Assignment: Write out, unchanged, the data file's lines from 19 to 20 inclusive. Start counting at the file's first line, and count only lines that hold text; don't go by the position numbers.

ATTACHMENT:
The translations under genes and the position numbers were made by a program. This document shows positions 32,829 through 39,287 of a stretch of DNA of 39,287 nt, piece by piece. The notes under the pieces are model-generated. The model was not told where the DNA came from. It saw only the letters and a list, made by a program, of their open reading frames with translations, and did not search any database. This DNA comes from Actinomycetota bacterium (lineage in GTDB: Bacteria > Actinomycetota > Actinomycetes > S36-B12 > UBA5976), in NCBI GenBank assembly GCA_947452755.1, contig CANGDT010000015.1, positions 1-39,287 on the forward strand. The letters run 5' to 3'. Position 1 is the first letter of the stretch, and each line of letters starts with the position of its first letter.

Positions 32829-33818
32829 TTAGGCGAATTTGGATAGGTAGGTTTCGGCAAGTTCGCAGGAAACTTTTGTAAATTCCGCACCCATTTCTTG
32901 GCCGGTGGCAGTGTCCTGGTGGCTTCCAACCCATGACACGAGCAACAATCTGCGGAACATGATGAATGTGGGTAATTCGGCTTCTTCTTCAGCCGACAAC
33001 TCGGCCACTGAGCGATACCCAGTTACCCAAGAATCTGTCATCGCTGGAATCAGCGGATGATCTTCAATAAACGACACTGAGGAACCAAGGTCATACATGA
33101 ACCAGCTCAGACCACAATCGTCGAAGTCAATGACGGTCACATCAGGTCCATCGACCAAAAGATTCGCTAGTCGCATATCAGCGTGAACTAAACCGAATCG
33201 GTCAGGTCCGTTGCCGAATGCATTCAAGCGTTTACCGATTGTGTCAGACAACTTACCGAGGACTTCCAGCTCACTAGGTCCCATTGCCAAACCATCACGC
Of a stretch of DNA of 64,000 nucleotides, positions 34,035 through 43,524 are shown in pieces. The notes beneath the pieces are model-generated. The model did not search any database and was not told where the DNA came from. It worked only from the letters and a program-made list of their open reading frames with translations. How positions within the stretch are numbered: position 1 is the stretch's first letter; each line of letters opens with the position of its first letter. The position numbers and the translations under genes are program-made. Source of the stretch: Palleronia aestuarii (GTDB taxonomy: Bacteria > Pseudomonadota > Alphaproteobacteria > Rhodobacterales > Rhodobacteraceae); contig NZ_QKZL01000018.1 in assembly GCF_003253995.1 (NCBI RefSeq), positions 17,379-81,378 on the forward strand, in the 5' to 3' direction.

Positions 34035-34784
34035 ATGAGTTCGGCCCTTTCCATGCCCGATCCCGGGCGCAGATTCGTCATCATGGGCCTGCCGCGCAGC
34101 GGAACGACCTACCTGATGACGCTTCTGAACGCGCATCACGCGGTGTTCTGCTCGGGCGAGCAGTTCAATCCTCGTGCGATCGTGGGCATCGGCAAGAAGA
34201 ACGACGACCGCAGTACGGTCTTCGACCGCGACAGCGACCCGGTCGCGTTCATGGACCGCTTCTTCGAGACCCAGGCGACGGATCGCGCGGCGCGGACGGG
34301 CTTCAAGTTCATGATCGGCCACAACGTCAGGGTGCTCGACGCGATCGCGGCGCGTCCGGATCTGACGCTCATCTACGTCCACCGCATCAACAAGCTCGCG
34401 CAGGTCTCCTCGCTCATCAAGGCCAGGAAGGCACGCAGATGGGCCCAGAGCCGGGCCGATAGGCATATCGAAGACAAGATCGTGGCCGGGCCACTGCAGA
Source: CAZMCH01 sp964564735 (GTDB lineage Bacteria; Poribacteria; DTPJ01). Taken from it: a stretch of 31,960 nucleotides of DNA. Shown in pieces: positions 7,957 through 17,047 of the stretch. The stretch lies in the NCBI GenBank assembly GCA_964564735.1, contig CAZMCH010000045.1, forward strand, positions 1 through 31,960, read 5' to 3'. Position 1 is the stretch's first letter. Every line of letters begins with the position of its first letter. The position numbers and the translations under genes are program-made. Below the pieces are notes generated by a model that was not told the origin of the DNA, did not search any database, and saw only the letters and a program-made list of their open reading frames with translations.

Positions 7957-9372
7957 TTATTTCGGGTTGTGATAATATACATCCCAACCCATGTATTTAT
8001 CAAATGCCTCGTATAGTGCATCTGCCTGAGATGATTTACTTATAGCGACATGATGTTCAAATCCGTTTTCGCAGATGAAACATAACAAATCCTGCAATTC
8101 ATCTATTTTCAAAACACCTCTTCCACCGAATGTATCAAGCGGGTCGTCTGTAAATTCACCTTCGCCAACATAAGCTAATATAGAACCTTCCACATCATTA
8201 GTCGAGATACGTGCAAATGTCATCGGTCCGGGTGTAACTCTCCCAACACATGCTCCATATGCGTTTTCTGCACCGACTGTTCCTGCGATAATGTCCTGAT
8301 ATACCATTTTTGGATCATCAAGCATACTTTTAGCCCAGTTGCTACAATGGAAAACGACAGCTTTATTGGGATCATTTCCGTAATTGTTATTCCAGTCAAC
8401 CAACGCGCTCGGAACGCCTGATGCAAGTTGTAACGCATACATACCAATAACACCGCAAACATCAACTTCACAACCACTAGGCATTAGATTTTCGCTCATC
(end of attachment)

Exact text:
8101 ATCTATTTTCAAAACACCTCTTCCACCGAATGTATCAAGCGGGTCGTCTGTAAATTCACCTTCGCCAACATAAGCTAATATAGAACCTTCCACATCATTA
8201 GTCGAGATACGTGCAAATGTCATCGGTCCGGGTGTAACTCTCCCAACACATGCTCCATATGCGTTTTCTGCACCGACTGTTCCTGCGATAATGTCCTGAT